Capt. Sean Malinowski of the Los Angeles Police Department wants his force to be the best in predicting where criminals will strike. NPR reports that Malinowski works with a team of researchers from UCLA. This month, they are rolling out a new computer program. Using years of crime statistics, the computer churns out maps with small highlighted areas where it predicts a crime will occur. UCLA anthropologist Jeff Brantingham says human behavior, especially when in search of resources, follows very predictable patterns. He says crime, especially property crime, happens in predictable waves. “If your house is broken into, then the chance that it is going to be broken into again goes way up, and the chance that your neighbor’s house is going to be broken into goes way up,” he said. That’s because crooks now know the area and go back to where they had success.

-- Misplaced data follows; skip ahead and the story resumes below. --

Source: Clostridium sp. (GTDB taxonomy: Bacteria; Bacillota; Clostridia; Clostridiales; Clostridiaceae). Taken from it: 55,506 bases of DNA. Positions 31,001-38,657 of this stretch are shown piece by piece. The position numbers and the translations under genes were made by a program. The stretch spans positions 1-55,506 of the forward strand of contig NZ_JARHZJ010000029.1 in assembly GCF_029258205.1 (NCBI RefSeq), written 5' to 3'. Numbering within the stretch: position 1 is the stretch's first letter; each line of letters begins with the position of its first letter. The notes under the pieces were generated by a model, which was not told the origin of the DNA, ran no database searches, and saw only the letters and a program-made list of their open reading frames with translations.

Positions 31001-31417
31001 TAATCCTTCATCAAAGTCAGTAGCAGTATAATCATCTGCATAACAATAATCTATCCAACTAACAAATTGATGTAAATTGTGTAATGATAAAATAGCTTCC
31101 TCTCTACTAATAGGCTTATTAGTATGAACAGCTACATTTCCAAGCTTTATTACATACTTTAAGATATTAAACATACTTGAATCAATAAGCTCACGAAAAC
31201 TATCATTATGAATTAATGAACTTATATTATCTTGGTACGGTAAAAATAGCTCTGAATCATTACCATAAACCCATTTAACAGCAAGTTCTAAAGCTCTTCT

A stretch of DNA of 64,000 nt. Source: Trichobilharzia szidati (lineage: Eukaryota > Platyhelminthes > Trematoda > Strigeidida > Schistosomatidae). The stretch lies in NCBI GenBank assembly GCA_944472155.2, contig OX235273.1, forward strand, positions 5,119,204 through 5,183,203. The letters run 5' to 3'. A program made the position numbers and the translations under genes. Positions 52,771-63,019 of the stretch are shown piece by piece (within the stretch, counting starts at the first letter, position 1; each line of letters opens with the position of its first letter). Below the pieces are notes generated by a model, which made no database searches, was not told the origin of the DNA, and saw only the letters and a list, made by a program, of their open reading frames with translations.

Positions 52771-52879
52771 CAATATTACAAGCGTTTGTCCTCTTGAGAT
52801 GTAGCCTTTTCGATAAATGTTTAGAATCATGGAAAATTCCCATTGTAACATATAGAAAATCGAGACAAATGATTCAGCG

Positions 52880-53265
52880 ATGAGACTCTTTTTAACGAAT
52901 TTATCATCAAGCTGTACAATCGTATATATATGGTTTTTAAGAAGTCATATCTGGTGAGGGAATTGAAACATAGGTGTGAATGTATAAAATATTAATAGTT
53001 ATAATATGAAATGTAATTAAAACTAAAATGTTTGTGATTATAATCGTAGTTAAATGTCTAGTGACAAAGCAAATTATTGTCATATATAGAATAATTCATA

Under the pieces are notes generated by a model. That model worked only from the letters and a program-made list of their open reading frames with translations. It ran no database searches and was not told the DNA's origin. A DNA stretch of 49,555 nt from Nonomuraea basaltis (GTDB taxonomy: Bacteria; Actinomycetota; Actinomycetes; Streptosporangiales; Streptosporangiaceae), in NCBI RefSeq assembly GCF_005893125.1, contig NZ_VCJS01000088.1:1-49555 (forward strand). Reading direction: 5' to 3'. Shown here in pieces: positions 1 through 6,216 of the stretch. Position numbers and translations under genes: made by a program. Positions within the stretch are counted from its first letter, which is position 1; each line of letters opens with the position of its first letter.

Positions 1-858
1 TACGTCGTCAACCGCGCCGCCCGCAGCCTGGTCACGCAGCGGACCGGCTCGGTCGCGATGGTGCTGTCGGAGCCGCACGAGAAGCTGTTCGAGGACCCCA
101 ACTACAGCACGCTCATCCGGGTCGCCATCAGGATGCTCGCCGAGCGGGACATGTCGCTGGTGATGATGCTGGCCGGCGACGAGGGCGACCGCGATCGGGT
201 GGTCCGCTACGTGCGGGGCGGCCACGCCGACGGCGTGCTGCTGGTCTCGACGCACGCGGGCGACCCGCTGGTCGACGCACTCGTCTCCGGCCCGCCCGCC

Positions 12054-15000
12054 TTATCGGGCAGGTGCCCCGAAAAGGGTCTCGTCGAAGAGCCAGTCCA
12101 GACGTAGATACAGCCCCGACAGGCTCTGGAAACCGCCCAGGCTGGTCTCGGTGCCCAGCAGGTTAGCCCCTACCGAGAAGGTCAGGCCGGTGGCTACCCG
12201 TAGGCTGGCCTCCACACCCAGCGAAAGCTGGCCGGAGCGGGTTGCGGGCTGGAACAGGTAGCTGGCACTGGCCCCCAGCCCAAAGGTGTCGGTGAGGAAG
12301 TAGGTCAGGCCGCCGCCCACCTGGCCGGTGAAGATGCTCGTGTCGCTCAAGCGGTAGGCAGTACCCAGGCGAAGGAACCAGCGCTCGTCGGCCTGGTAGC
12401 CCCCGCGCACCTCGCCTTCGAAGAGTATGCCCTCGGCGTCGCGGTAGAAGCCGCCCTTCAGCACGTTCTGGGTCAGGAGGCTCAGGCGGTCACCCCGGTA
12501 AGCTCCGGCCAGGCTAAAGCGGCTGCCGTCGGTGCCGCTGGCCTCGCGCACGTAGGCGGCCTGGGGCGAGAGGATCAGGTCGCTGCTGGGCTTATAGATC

Brantingham says these crime waves show up in patterns similar to the aftershocks of an earthquake. While the science is impressive, Loyola Law School Prof. Stan Goldman worries how the data will be used. Despite police assurances, he says, authorities could use it as reasonable doubt to stop and search innocent suspects who happen to be in the highlighted neighborhoods. “It may very well end up reducing crime to a certain degree,” he said. “The question is at what cost, at what price?”